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11 October 2021 (2 minute read)

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100daystooffload technology project

💯 100 Days to Offload

This article is one of a series of posts I have written for the 100 Days to Offload challenge. Disclaimer: The challenge focuses on writing frequency rather than quality, and so posts may not always be fully planned out!

View other posts in this series.

A few years ago I was in the position of needing a solution to backup and sync dotfiles (configuration files for various pieces of software) across my machines.

Specifically, I had Mac computers and Linux servers, and needed a way to nicely keep these files up-to-date between them. For example, I may have spent some time crafting and tweaking files - such as my .vimrc and .tmux.conf - and needed a way of ensuring all of my devices could access the latest version of these files.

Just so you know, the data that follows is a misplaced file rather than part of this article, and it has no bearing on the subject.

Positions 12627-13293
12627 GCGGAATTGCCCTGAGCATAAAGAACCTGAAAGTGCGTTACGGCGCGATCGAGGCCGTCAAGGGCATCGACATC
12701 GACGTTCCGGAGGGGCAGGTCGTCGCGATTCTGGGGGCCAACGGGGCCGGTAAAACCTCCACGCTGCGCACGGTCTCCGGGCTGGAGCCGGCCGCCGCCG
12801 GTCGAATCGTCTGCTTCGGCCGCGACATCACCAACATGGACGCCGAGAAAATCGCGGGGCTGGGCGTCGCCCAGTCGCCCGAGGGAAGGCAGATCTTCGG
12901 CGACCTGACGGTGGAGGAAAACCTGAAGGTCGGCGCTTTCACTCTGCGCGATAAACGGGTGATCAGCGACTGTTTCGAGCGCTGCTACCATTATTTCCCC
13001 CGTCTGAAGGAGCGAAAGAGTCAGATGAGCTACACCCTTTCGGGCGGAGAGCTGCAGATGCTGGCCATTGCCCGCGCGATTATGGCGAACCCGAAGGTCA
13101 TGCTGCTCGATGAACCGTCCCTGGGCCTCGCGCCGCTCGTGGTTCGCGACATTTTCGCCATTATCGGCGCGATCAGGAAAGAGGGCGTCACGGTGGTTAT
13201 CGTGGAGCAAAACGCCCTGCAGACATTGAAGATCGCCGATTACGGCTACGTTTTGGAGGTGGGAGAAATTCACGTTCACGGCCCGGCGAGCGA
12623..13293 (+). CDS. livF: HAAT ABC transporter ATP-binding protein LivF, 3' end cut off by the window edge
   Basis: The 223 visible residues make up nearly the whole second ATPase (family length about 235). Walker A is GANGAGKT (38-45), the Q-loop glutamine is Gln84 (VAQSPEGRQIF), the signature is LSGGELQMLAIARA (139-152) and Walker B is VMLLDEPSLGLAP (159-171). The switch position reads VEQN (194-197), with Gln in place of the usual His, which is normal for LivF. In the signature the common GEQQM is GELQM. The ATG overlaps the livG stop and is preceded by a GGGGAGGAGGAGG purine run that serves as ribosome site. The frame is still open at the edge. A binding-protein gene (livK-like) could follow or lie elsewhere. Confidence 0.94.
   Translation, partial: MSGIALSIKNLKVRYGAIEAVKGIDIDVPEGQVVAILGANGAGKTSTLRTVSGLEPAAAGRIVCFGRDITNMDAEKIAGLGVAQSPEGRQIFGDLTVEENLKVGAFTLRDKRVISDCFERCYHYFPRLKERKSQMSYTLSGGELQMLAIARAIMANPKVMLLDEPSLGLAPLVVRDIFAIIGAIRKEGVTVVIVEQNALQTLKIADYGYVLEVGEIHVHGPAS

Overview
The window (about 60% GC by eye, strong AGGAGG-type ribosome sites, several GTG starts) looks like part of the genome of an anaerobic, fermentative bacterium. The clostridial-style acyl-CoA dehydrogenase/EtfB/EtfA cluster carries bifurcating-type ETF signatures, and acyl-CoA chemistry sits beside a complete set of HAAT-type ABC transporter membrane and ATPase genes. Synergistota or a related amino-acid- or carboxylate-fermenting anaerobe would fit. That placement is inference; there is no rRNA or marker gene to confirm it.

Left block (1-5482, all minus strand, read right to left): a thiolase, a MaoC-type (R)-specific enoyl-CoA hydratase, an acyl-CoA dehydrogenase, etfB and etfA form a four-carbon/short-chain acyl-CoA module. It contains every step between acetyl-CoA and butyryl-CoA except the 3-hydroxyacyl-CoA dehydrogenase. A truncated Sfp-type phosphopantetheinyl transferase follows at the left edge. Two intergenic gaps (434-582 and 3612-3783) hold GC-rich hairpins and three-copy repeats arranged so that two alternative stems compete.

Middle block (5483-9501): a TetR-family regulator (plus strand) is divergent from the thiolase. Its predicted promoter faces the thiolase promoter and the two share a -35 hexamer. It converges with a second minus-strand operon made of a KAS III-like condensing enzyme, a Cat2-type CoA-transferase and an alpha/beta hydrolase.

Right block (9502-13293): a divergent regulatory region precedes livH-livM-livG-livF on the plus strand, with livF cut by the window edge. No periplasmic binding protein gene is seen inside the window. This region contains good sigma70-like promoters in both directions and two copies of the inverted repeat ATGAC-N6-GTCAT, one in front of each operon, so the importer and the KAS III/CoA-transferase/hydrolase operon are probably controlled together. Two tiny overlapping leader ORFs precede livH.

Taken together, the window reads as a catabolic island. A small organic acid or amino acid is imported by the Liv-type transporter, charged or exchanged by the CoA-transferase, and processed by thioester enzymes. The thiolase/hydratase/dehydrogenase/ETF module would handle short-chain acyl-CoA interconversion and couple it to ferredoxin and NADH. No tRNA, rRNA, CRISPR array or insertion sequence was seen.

A few other tools exist for this - such as Mackup and homesick - but I wanted something quick and easy to get off the ground and distribute to other machines. Preferably a single binary.

This gave me the idea for Dotty - a hosted manager for dotfile-syncing across devices. It allows for downloading a single binary (pre-compiled for Linux and MacOS devices), from which one can login and pull/push configuration files as needed.

Dotty’s website header

The service also exposes a RESTful HTTP API for integrating into other workflows. Both the client and the backend are written in Go, and backed by a MongoDB database.

Whilst I try to maintain Dotty when I can, and keep the service running for those who still use it, I personally don’t use it anymore and so do not plan to add additional features. These days, I think tools like Syncthing and Nextcloud offer more robustness, security, and flexibility, and I prefer using these for ease of use.

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